Article: A dialogue with a pious monk

Extract from: http://www.returnofkings.com/47402/a-dialogue-with-a-pious-monk

Quintus.  I’ll start off with a question that many of our readers may have thought about. Do you believe men are facing a spiritual crisis today? If so, why?

C.P.  Yes. Crisis is a Greek word, meaning “judgment.” It is the nature of Truth, that to come in contact with it is to face judgment; it is therefore no surprise to me, that our judgment rises to the level of a crisis, precisely when “non-judgmentalism” has become our only “truth.” The underlying sickness, is the heresy of “modernism,” (sometimes called “liberalism”), which, boiled down to its very nub, is the irrational assertion of autonomy via absolute, abstract “rights,” while one denies, doubts or despairs of knowing the necessary causes of rights’ existence.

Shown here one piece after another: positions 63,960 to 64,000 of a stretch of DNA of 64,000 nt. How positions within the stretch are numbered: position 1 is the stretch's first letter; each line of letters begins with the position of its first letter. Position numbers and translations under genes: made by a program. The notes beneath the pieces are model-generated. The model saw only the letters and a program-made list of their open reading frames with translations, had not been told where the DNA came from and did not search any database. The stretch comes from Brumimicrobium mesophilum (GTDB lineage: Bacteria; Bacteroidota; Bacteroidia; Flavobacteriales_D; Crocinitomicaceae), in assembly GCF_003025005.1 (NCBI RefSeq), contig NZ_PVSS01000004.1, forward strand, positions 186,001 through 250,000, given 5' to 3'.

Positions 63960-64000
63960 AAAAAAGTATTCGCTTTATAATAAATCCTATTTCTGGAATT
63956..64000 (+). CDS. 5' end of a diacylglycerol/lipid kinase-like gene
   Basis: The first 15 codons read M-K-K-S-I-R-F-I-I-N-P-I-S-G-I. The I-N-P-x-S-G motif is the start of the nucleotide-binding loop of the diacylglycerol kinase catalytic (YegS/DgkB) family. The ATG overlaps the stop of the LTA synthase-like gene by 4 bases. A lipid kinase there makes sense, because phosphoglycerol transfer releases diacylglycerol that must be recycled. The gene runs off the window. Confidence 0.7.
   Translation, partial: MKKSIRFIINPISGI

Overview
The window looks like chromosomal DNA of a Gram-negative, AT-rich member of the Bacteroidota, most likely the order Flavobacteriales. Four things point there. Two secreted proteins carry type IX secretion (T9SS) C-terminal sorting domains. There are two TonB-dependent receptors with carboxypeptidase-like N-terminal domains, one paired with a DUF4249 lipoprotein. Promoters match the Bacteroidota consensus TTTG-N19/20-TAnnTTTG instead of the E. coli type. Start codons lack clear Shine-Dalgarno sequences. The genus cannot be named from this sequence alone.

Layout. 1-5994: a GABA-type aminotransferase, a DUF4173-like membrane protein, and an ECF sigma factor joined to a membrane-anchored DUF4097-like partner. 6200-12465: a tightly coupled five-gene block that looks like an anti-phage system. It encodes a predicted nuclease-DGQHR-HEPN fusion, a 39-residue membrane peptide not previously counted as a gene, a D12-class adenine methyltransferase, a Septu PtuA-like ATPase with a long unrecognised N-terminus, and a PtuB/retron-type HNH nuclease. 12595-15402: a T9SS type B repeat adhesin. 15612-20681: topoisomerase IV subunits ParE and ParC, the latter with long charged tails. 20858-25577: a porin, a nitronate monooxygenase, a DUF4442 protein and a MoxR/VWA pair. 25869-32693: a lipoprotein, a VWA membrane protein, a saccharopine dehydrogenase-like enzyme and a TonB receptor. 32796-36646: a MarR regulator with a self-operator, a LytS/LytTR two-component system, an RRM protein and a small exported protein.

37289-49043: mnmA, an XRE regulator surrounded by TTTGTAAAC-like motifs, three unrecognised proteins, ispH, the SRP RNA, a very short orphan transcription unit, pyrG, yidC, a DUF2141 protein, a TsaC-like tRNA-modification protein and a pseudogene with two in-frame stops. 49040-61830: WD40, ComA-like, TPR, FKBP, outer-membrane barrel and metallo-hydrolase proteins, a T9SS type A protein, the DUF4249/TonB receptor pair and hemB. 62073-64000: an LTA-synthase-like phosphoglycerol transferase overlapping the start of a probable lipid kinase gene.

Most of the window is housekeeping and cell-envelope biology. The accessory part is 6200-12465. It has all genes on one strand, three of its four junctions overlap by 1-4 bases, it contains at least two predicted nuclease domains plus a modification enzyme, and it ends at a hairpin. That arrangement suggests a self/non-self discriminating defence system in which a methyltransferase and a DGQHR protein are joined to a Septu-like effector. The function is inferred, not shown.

“The modernist cares not whether something is Right and True; one only needs the “right” to do something without regard to what is Right and True. The core irrationality is to deny the Right in the name of “rights,” and even to believe that “rights” exist, if there is nothing Right. The modernist society inevitably develops irrationally, in accord with its premises.” ……………….

you're awesome yes thank you finally dean supernatural

 

2 responses to “Article: A dialogue with a pious monk

  1. Non-judgmentalism can be very Christian, IF it is done in the right context.

    If a Christian refuses to judge his fellow man because of absolute faith that God will judge at the Last Judgement, then non-judgemental tolerance is very Christian. “Forgive those who trespass against you” etc.

    Emphasis on the Last Judgement tends to steer one’s thinking away from humanistic “rights” of course – it doesn’t matter if John Locke or John Stuart Mill claim that you have the “right” to sin if you believe you’ll be put in a lake of fire for it.

    Ultimately, the world is going to need some better thinkers than Locke and Mill.

1. Be civil. 2. Be logical or fair. 3. Do not bore me.

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